This alleged House of Worth evening dress is an aqua taffeta evening dress, heavily hand-embroidered in cream and multi-coloured medallions.

The bodice has been remade using old lace and embroidery, and is heavily pearl-trimmed, and the back falls into a heavily lace-trimmed tail. The sleeves are also trimmed in wide cream lace, and the bodice boned.  

History and Provenance

John Eales (Senior) was born at Ashburton in England, 1799. He travelled to New South Wales having first spent a short time in Hobart Town where he arrived August 1823 and was granted two 100 acres of land near Morpeth. It was here that Eales established the property known as Berry Park, becoming one of the first settlers on the Hunter River.

Eales worked tirelessly to build up the property, planting it with wheat. The estate became one of the finest in the district and had yielded 10,000 bushels by 1831.

He built a spacious home on the Berry Park property, ensuring the quality of the workmanship by bringing out carpenters and stonemasons recommended by his family in England.

By the end of the 1830s, Eales turned his attention to the development of ship services in the North. As a result, the Hunter River Stream Navigation Company was established, operating three small steamships between Sydney, Morpeth and Morton Bay.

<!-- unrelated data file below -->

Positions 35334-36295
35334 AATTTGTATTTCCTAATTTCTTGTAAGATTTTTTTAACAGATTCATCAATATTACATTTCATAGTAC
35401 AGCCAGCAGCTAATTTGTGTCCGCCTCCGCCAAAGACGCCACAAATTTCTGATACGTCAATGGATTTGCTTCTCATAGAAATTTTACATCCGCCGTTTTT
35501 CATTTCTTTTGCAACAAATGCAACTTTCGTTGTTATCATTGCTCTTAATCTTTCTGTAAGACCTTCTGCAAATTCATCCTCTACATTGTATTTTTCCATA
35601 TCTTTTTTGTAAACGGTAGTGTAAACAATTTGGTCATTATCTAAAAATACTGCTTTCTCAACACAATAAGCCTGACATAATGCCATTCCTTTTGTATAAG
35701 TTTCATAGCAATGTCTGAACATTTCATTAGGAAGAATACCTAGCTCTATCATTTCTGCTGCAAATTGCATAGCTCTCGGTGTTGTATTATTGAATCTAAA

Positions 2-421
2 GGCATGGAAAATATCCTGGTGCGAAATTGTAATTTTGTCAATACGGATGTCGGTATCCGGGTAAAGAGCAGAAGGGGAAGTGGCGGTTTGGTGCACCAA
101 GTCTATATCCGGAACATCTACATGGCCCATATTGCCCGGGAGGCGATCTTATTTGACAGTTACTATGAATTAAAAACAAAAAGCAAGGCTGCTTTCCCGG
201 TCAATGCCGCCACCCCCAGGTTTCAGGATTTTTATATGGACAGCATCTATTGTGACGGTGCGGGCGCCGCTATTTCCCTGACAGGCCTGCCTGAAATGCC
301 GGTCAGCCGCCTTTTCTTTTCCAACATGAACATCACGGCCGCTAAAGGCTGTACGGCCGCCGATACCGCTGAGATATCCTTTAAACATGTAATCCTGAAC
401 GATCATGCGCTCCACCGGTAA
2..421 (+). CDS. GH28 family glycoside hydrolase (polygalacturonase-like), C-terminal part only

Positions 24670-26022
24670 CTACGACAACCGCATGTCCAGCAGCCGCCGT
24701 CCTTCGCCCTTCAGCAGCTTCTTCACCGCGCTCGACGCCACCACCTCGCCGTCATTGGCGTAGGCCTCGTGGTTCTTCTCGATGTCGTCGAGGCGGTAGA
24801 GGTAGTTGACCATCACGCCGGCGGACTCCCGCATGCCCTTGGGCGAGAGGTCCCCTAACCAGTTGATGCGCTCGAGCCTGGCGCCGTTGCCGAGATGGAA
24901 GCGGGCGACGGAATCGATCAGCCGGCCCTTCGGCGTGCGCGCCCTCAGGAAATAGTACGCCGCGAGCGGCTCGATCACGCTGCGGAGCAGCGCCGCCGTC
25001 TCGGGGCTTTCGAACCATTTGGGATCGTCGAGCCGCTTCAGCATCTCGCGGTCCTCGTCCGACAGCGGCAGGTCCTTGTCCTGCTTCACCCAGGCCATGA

In defiance of the Australian Agricultural Company’s monopoly on coal mining, Eales exploited and exported large quantities of coal from coal mines known as the Duckenfield Collieries. 

By the early 1850s, Eales had acquired over 16,000 acres of freehold land in the Maitland district and owned over twenty stations in various parts of the colony. In 1853-54 he sold many of these properties and began to build the Duckenfield Park House mansion on a property adjoining Berry Park.

Eales died at Duckenfield in 1871 as one of the wealthiest men in New South Wales, passing his property to his eldest son, John Eales Junior. Duckenfield Park House contained 45 rooms, a conservatory, bush houses, hot houses and a rockery, and was constructed of Pyrmont sandstone (shipped to the private wharf on the property). The extravagant home became a show place on the Hunter and entertained many important guests, including several governors (might John Eales Junior have bought the aqua taffeta House of Worth dress for his wife for one such occasion?).